By Heather Hoch
By Eric Schaefer
By New Times
By Rachel Miller
By Eric Schaefer
By Heather Hoch and Lauren Saria
By Robrt L. Pela
By Heather Hoch
There's no cause for alarm, however, because owner Tomaso Maggiore hasn't sold out to any chain operator -- he's still the man behind the meatballs at these fashionable eateries. He's merely expanding his successful operation, first moving to California, then opening Tomaso's 2000 at Scottsdale Road and Frank Lloyd Wright in Scottsdale a few years back. Three months ago, he brought us the newest Tomaso's, on Ray Road west of I-10 in Chandler.
Fortunately, as the Chandler store shows, Tomaso's expansion efforts haven't led to any compromise in quality.
Spaghetti ferrarese: $11.95
Medaglioni alla pizzaiola: $22.95
Sicilian feast day braciole: $19.95
Lobster ravioli and scampi: $25.95
Hours: Lunch, Monday through Saturday, 11 a.m. to 3 p.m.; dinner, Monday through Saturday, 4 to 9 p.m.
Anyone who has dined at any of Maggiore's enterprises will find that the new Tomaso's looks familiar. The decor is similar to his other restaurants -- overflowing with Raphael cherubs, cute Maggiore-isms painted on the walls ("One cannot think well, love well, live well, if one has not dined well"), painted clouds and blue skies, and knickknacks that, under any other restaurateur's name, would be unforgivably tacky.
An infestation of plaster cherubs, for example, swarms from the Chandler shop's ceiling, hung on fishing line in front of the partially exposed kitchen. A giant sculpture of a man beneath is admirably anatomically correct, gazing across the room at a sculpture of two bodies entangled, one plaster, the other dipped in gold. There are two massive portraits of a grinning Maggiore, his arm cradled around his beloved mother.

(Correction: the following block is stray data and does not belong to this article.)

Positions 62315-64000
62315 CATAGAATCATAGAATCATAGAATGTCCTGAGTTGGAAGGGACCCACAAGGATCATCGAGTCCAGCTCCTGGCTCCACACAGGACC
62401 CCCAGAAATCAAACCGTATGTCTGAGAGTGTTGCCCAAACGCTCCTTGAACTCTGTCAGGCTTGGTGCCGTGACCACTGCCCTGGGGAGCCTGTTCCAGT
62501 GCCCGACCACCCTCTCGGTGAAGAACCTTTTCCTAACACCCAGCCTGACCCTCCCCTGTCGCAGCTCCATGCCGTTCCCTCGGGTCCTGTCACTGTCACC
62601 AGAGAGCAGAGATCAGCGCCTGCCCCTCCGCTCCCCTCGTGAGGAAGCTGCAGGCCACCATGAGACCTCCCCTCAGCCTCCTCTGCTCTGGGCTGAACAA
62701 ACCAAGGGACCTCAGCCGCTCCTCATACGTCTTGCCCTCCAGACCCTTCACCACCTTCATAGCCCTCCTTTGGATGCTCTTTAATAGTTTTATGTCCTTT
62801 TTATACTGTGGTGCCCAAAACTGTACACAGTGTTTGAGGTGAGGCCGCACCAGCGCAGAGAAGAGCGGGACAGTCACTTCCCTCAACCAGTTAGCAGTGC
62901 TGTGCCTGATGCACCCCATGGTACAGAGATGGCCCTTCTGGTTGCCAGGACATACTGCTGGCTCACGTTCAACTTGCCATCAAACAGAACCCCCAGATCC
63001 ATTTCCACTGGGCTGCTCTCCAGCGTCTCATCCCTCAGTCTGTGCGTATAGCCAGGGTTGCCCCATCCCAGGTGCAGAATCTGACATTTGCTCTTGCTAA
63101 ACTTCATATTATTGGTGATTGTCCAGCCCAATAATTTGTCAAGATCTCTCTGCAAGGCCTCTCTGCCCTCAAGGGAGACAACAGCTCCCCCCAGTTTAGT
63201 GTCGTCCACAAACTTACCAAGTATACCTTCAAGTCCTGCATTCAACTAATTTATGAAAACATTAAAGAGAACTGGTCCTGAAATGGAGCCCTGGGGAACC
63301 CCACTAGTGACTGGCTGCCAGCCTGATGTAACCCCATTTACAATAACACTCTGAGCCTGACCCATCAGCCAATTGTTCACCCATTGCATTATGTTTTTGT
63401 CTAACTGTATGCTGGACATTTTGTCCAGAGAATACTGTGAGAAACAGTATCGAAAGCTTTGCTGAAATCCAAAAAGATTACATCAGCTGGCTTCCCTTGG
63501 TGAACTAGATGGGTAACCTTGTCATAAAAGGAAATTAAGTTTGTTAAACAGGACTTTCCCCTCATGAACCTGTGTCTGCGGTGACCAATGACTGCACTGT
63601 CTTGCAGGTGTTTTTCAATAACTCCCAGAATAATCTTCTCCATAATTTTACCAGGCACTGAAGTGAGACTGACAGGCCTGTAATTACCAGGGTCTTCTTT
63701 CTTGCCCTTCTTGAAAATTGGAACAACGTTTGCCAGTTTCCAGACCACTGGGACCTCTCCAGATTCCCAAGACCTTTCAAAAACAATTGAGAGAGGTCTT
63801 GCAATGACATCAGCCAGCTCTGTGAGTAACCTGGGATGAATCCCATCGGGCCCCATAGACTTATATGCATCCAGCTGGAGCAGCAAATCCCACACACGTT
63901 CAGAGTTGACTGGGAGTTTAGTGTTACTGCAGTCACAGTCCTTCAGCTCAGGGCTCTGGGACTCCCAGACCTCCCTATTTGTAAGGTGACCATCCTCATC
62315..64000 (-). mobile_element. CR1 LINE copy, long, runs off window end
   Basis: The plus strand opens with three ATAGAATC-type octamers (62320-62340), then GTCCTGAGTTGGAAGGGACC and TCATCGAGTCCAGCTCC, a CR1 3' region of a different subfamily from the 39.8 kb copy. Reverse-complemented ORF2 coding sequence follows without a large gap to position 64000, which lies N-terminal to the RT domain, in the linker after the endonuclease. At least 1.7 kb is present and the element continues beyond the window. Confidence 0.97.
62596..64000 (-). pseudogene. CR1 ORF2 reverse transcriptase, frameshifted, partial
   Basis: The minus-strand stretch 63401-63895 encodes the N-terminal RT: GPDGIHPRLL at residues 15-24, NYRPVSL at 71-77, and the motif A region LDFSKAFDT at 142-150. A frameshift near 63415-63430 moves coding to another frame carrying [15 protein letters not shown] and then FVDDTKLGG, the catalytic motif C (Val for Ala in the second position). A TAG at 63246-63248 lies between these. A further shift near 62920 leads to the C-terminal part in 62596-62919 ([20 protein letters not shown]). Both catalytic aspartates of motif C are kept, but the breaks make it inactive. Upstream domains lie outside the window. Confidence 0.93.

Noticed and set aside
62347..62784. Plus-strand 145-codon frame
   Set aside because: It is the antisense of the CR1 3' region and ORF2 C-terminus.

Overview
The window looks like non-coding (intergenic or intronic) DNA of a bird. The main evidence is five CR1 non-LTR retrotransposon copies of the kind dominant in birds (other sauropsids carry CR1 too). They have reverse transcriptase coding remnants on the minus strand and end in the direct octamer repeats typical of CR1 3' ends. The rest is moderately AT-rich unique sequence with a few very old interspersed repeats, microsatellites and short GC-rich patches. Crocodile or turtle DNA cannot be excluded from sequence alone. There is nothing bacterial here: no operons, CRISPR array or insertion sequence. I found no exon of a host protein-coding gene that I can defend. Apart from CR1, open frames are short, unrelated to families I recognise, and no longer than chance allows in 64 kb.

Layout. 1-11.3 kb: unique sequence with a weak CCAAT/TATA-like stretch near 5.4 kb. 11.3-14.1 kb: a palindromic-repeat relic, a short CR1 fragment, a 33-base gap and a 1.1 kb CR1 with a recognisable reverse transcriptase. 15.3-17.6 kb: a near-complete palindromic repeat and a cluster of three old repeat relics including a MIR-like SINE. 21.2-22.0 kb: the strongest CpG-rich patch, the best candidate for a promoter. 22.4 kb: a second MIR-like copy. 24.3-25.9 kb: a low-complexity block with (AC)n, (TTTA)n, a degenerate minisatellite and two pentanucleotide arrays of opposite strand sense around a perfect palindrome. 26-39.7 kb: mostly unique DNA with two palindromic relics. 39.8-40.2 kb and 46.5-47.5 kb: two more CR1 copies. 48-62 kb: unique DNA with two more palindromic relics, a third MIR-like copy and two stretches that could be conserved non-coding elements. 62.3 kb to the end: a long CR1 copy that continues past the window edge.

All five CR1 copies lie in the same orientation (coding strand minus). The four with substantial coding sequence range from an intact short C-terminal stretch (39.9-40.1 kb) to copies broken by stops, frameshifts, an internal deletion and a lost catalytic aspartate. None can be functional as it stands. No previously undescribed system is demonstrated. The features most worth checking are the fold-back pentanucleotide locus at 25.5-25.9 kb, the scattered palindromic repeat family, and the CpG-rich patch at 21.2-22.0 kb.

Yet, such kitsch is what we've come to expect from the boisterous Maggiore, who isn't shy about utilizing romantic stories such as learning the art of Italian cookery as a child at his mother's side or toiling as a tyke at the family's restaurant in Palermo, Sicily.
There's nothing fake behind Maggiore's food, though -- it's predictable, classic, time and time again. Maggiore can open as many of his eponymous eateries as there are corners of the Valley, as far as I'm concerned.
Maggiore is no corporate Chef Boyardee, after all. A check of the Web says he's a graduate of the Culinary Institute of Rome. Rather than stunning us with gimmicks, he's stayed true to the quality ingredients, professional presentation and deft seasoning that's kept his cuisine as fresh today as it was when he opened his first Tomaso's in 1977.
One thing I'd rather not see duplicated, however, is the bar setup at the new Chandler store. Our hostess is careful to ask whether we prefer smoking or non, but what's the difference, really, when the nonsmoking section is smack against a half-wall separating us from the very smoky bar? All through dinner, evil tendrils of burning tobacco wiggle between the magnum wine bottles perched on the wall. We slink down on gold-upholstered banquettes, but can't escape.
Tomaso's robust balsamic vinegar is a good antidote against any smoky fumes, fortunately, blended with olive oil and cutting with real zing on the crusty artesian bread placed before us. It's difficult to stop munching the pillowy pieces, alternatively spread with torridly garlicky creamery butter.
The bread's good when dipped in the broth of pasta e fagioli, too, lending needed flavor to a too-light vegetable consommé thinned with extra virgin olive oil. There's simply no lustiness to the puddle of tiny tube noodles, undercooked cannellini beans and carrot slivers.
A better appetizer choice, by far, is clams casino. Four beautiful Eastern shells are stuffed with their own meat, the clam chopped and folded with crunchy pine nuts, garlic and fresh herbs. They're drizzled with olive oil and broiled to a crunchy top, smelling pleasingly of lemon when they arrive at our table. I dip my spoon in the gorgeous sauce served with the clams, tasting of more garlic and oil, then use my bread to mop up every last drop.